Another deep-cut favorite among fans, "Breathe on Me" is the closest Spears has ever come to a Madonna Erotica era. This hypnotic piece of Euro-trance is sex personified, with a bridge that literally builds and explodes like an orgasm. As Spears said in a 2003 interview with Diane Sawyer, "Breathe on Me" is a song that puts you in the mood.
Spears fans may roll their eyes at "Toxic" now, but it'd be foolish not to include it at the top of this list. After all, it's the only track that's earned Spears a Grammy (2005, Best Dance Recording) and its production, at the time, was revolutionary. "Toxic" is the most progressive song on Spears's In the Zone album, zipping with the techno-pop panache that defined radio in the 2010s. (This song, mind you, came out in 2003.)
There's no way another song could've come out on top. "...Baby One More Time" is easily one of the most expertly-crafted pop tunes of all time. The first three seconds of the track aren't just well-known: they're part of our culture's very fabric. And the accompanying music video is just as impactful. "...Baby One More Time" definitively ushered in the Y2K pop era, and for that we are eternally grateful. It is Spears's best song based sheerly on the fact that it changed the course of popular music.
10. "E-Mail My Heart"
Neither this song nor the theme of it has aged well. All of Spears's early ballads are, admittedly, quite saccharine, but this one is just a bit too sincere.
9. "I Love Rock 'N' Roll"
Spears's music video for this Joan Jett cover is top-notch. But the song itself? It wasn't exactly necessary.
8. "My Baby"
The opening lyrics of this ballad, "tiny hands," have become a joke among Spears fans. She's talking about her children, which in theory should be sweet, but it comes off more comical than anything—especially when paired with the track's overly angelic production.
7. "Mmm Papi"
"Mmm Papi," Spears's attempt at sixties twang, falls flat due to its lackluster chorus. That being said, the singer gets creativity points for her deliciously camp vocal delivery.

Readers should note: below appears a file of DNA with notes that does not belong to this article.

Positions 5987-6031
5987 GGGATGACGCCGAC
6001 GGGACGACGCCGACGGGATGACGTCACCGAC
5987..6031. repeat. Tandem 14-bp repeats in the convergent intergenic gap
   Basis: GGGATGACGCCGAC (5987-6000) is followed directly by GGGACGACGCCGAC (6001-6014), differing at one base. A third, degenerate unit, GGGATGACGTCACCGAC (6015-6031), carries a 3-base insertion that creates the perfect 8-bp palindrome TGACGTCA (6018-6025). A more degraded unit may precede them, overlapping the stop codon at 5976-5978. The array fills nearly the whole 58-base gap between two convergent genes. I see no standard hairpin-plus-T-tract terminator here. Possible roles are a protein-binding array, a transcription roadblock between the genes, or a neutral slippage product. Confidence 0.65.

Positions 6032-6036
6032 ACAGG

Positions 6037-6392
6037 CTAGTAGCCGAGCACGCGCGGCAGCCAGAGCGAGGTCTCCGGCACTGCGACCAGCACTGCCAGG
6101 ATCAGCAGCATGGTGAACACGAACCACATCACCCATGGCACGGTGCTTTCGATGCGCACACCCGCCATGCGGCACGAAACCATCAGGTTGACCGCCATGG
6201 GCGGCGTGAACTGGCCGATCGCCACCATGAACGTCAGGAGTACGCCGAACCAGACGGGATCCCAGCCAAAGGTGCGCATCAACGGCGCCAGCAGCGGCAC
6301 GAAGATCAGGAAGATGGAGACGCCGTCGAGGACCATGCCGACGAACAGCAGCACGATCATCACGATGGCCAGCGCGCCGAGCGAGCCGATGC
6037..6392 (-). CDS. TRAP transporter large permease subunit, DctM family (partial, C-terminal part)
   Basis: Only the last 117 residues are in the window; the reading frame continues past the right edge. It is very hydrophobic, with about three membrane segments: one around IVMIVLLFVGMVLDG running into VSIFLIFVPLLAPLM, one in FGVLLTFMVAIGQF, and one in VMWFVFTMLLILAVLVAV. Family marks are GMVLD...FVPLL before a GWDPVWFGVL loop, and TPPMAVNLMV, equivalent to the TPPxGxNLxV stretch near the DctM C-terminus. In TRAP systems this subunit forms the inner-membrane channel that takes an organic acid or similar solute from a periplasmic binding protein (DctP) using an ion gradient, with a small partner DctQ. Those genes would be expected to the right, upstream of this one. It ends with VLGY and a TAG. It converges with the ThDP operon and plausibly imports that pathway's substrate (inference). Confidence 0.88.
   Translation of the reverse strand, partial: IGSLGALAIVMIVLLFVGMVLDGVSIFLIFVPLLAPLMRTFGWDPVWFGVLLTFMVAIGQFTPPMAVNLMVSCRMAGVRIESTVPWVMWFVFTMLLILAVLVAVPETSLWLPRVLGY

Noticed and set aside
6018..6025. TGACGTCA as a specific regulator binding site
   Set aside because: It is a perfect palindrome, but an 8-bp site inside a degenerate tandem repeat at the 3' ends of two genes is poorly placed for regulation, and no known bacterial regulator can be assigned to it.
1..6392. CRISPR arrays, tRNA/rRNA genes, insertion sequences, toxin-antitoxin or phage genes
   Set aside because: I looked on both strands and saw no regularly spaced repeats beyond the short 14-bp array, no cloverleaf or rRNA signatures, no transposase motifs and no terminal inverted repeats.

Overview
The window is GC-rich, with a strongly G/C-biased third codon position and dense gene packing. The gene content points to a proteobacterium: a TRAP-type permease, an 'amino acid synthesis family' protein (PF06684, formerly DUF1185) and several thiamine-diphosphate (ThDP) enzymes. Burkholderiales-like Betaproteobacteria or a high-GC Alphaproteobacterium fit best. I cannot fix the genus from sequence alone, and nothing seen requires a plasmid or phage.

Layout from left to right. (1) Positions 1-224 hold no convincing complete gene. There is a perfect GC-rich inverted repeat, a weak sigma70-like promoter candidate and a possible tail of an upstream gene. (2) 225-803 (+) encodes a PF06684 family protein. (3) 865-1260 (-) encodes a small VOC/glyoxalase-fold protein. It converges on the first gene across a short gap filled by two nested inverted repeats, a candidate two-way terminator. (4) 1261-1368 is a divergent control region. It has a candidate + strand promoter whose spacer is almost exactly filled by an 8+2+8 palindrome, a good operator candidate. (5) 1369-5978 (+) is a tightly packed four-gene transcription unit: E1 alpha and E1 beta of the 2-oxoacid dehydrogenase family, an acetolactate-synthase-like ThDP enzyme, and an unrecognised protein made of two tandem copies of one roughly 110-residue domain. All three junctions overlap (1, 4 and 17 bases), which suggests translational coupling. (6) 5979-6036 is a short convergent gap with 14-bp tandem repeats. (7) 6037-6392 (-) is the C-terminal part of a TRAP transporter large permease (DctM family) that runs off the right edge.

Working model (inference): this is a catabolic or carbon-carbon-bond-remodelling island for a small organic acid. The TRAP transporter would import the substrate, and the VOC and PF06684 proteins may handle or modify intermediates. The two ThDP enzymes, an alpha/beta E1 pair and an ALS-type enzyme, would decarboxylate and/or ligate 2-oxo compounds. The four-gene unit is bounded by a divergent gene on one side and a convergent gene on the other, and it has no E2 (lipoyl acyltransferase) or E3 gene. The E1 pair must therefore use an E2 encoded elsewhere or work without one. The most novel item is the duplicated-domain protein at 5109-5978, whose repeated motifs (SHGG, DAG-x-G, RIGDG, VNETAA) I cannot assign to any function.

6. "Big Fat Bass"
Vocal manipulation isn't necessarily a negative quality in Spears's music—not if it's used to creatively enhance a song. But that's not the case on "Big Fat Bass," which strips Spears of all personality and leaves her stranded in a sea of headache-inducing beats.
5. "It Should Be Easy" (feat. will.i.am)
That same note applies to "It Should Be Easy," which turns BritBrit into a robot and features an EDM breakdown that sounds dated upon delivery.
4. "Pretty Girls" (with Iggy Azalea)
"Pretty Girls" is, sadly, just a lukewarm attempt at recreating Ariana Grande and Iggy Azalea's song "Problem." Everything from the chanty, bratty chorus to Azalea's sleepy rap just feels off—and like a regression for Spears.
3. "Tik Tik Boom" (feat. T.I.)
"Tik Tik Boom" is catchy, sure, but Spears's voice is practically indiscernible in it, and the lyrics in T.I.'s verse are inexcusable. ("She like the way I eat her, beat her, beat her. Treat her like an animal, somebody call PETA." Um, excuse me?)
2. "Chillin' With You" (feat. Jamie Lynn)
It's nice that Spears featured her sister Jamie Lynn on "Chillin' With You," but the song itself is a bit underwhelming. Matchy-matchy lyrics and a head-scratching chorus are ultimately the cause of its downfall.
1. "Private Show"
Spears really stretched and played with her voice on her 2016 album, Glory. In some cases, like the song "What You Need," she triumphs, and on others, well...I'll let this track speak for itself. "Private Show," unfortunately, is an unlistenable song—and I say that with the upmost love and respect for Britney Jean Spears. This one should've been left on the cutting room floor.
Christopher Rosa is the staff entertainment writer at Glamour. Follow him on Twitter @chrisrosa92.
Originally Appeared on Glamour